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Wednesday, Oct 17, 2018
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Will misconduct scandals make men wary of women at work?

NEW YORK ó Some women, and men, worry the same climate thatís emboldening women to speak up about sexual misconduct could backfire by making some men wary of female colleagues.

Forget private meetings and get-to-know-you dinners. Beware of banter. Think twice before a high-ranking man mentors a young female staffer.

"I have already heard the rumblings of a backlash: ĎThis is why you shouldnít hire women,í" Facebook chief operating officer Sheryl Sandberg wrote in a recent post .

"So much good is happening to fix workplaces right now. Letís make sure it does not have the unintended consequence of holding women back," said Sandberg, author of the working womenís manifesto "Lean In."

Ana Quincoces, a Miami-based attorney and entrepreneur who owns her own food line, says her business and its success involves working mostly with men, and sales and other activities are often concluded over lunch or drinks. Those opportunities, she says, are dwindling, because many of the men she knows through her business "are terrified."

"Thereís a feeling of this wall that wasnít there that is suddenly up because they donít know whatís appropriate anymore ó itís disconcerting," Quincoces said. "I feel that theyíre more careful, more formal in their relationships with co-workers. And I canít say I blame them, because whatís happened is pervasive. Every day thereís a new accusation."

She said many of the men she knows are now avoiding one-on-one social occasions that were normal in the past.

"This is going to trickle down into all industries. ... Itís going to become the new normal," Quincoces said. "Itís a good thing because women are not afraid anymore, but on the other side, itís a slippery slope."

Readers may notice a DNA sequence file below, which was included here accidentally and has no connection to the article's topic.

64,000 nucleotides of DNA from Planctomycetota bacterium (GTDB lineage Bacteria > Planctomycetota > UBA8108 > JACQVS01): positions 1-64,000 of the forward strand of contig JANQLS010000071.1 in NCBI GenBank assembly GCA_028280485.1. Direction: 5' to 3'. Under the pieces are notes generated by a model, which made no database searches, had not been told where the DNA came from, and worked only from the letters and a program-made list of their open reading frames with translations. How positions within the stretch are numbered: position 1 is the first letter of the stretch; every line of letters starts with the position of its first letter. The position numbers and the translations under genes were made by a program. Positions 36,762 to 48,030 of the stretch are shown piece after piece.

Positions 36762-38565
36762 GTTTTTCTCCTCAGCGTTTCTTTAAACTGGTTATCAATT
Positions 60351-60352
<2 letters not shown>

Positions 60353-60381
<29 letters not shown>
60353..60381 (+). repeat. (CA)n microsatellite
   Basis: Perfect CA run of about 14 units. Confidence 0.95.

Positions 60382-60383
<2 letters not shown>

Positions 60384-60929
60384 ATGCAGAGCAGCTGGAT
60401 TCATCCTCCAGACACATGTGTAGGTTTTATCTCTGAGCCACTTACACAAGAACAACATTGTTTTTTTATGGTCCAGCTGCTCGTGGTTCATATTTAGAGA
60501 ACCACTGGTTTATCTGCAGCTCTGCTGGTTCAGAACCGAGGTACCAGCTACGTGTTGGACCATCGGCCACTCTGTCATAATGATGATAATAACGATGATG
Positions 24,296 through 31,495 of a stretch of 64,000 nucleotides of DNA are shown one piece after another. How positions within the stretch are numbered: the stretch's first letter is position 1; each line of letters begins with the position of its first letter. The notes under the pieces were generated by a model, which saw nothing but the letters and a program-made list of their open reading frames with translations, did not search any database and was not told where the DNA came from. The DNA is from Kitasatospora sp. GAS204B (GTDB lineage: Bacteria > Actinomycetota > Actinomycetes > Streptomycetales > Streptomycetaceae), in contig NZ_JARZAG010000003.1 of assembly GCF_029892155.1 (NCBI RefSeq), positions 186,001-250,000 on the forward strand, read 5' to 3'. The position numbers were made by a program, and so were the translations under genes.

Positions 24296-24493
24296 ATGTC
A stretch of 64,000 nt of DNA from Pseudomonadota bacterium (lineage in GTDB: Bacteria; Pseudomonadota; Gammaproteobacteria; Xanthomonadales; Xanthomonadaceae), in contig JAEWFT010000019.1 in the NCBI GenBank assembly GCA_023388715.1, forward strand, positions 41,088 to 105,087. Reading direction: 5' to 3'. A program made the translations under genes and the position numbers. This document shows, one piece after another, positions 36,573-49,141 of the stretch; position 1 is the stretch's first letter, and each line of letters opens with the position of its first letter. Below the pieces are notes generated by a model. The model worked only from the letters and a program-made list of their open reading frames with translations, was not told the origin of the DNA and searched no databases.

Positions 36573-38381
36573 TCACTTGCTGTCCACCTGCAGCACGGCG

Americans were already edgy about male-female encounters at work: A New York Times/Morning Consult poll of 5,300 men and women last spring found almost two-thirds thought workers should be extra careful around opposite-sex colleagues, and around a quarter thought private work meetings between men and women were inappropriate.

But in a season of outcry over sexual misconduct, some men are suddenly wondering whether they can compliment a female colleague or ask about her weekend. Even a now-former female adviser to the head of Pennsylvaniaís Democratic Party suggested on Facebook that men would stop talking to women altogether because of what she portrayed as overblown sexual misconduct claims.

Certain managers are considering whether to make sure theyíre never alone with a staffer, despite the complications of adding a third person in situations like performance reviews, says Philippe Weiss, who runs the Chicago-based consultancy Seyfarth Shaw at Work.

Philadelphia employment lawyer Jonathan Segal says some men are declaring theyíll just shut people out of their offices, rather than risk exchanges that could be misconstrued.

"The avoidance issue is my biggest concern, because the marginalization of women in the business world is at least as big a problem as harassment," Segal says. A recent report involving 222 North American companies found the percentage of women drops from 47 percent at the entry level to 20 percent in the C suite.

Vice President Mike Pence has long said he doesnít have one-on-one meals with any woman except his wife and wants her by his side anywhere alcohol is served, as part of the coupleís commitment to prioritizing their marriage. The guidelines have "been a blessing to us," the Republican told Christian Broadcasting Network News in an interview this month.

Employment attorneys caution that it can be problematic to curb interactions with workers because of their gender, if the practice curtails their professional opportunities. W. Brad Johnson, a co-author of a book encouraging male mentors for women, says limiting contact sends a troubling message.

"If I were unwilling to have an individual conversation with you because of your gender, Iím communicating Ďyouíre unreliable; youíre a risk,í" says Johnson, a U.S. Naval Academy psychology professor.

Jessica Proud, a communications professional and Republican political consultant in New York City, said it would be wrong if this national "day of reckoning" over sexual misconduct resulted in some men deciding not to hire, mentor or work with women. She recalled a campaign she worked on where she was told she couldnít travel with the candidate because of how it might look.

"Iím a professional, heís a professional. Why should my career experience be limited?" she said. "Thatís just as insulting in a lot of ways."

 
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